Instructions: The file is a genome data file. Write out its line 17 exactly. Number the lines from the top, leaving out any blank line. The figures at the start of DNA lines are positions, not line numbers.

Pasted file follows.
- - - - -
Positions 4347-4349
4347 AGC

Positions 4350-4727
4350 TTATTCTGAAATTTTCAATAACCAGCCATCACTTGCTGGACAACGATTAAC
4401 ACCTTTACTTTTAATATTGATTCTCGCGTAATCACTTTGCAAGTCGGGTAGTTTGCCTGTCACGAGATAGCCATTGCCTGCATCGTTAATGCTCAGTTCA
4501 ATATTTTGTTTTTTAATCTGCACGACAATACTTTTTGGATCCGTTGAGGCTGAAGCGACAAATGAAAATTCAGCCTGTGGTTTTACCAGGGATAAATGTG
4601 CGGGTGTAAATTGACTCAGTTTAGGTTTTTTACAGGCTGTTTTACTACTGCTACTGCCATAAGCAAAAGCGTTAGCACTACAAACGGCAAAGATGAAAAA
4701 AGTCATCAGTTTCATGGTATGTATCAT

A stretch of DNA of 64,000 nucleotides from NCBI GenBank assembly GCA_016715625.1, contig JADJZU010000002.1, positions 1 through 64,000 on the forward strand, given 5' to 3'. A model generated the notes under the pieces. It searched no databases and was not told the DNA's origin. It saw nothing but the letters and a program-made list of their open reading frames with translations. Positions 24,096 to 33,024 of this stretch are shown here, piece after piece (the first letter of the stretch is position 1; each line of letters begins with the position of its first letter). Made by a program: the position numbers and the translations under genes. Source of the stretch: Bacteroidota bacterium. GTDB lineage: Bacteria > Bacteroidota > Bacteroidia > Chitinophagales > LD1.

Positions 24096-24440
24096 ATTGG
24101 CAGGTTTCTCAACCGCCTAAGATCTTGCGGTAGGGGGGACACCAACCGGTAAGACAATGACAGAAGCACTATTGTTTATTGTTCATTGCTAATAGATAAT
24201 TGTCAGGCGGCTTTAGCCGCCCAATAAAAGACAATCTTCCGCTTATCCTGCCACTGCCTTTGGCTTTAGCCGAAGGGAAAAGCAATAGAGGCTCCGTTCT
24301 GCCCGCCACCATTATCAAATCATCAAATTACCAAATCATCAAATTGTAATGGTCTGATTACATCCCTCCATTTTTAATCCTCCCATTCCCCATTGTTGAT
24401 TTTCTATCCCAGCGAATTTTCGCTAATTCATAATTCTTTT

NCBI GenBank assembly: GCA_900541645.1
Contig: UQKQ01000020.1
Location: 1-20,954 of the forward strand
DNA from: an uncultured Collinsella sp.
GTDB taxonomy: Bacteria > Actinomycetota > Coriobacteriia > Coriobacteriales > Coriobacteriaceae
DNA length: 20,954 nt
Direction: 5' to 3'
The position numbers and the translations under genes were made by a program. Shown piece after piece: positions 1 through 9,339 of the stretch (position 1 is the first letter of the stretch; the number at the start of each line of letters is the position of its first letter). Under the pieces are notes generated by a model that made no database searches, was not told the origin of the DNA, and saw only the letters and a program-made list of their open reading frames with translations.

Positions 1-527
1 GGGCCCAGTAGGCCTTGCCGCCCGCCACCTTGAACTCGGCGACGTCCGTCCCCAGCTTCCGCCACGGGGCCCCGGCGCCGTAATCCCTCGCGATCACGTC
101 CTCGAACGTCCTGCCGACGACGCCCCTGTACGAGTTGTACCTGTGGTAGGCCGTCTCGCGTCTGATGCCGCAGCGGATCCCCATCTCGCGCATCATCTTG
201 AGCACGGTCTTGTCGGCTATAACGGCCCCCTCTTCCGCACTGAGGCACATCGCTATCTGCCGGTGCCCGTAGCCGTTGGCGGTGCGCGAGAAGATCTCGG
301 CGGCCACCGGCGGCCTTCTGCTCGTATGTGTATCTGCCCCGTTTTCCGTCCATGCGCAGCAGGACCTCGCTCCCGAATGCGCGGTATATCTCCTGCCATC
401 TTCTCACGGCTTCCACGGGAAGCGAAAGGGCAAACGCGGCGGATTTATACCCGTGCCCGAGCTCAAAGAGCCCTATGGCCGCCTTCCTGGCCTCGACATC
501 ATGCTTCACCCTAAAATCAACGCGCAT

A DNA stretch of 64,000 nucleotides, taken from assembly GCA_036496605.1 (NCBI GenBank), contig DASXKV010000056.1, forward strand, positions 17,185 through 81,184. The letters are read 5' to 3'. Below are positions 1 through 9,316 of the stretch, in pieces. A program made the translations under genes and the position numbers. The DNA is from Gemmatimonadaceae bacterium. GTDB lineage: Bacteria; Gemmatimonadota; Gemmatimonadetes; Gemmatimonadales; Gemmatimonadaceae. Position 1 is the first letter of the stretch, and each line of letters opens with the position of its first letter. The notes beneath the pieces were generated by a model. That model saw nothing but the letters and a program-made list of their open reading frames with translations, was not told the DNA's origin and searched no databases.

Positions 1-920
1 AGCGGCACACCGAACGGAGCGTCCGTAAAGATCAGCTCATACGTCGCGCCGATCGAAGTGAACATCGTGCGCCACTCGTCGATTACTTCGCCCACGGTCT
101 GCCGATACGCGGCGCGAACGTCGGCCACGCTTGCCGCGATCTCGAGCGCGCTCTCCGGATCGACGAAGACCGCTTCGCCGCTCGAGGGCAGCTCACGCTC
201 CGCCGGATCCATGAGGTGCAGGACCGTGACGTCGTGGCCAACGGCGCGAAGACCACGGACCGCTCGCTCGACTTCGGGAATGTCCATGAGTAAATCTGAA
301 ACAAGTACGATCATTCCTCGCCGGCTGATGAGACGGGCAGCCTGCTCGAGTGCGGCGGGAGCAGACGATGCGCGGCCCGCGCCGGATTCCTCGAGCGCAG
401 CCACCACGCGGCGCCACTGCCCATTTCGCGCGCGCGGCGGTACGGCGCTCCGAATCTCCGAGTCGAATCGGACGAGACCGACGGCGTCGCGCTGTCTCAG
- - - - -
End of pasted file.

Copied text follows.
Contig: UQKQ01000020.1